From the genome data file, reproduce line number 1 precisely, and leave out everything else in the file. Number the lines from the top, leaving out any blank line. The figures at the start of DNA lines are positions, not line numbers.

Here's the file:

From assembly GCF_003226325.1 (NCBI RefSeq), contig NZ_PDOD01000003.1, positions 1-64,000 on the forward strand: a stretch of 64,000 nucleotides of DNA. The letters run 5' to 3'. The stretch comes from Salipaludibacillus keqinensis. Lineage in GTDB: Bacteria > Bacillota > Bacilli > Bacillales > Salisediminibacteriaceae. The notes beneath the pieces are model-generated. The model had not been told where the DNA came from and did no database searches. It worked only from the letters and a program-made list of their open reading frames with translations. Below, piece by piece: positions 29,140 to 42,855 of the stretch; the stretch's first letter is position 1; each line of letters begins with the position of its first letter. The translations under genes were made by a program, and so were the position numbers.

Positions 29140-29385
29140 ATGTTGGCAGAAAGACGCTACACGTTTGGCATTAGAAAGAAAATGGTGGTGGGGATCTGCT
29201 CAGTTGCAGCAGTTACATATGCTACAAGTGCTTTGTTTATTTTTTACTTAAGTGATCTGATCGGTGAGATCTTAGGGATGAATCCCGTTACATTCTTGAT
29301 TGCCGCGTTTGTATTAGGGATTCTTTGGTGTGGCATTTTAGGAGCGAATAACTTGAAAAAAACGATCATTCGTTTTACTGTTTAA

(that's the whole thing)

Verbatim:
From assembly GCF_003226325.1 (NCBI RefSeq), contig NZ_PDOD01000003.1, positions 1-64,000 on the forward strand: a stretch of 64,000 nucleotides of DNA. The letters run 5' to 3'. The stretch comes from Salipaludibacillus keqinensis. Lineage in GTDB: Bacteria > Bacillota > Bacilli > Bacillales > Salisediminibacteriaceae. The notes beneath the pieces are model-generated. The model had not been told where the DNA came from and did no database searches. It worked only from the letters and a program-made list of their open reading frames with translations. Below, piece by piece: positions 29,140 to 42,855 of the stretch; the stretch's first letter is position 1; each line of letters begins with the position of its first letter. The translations under genes were made by a program, and so were the position numbers.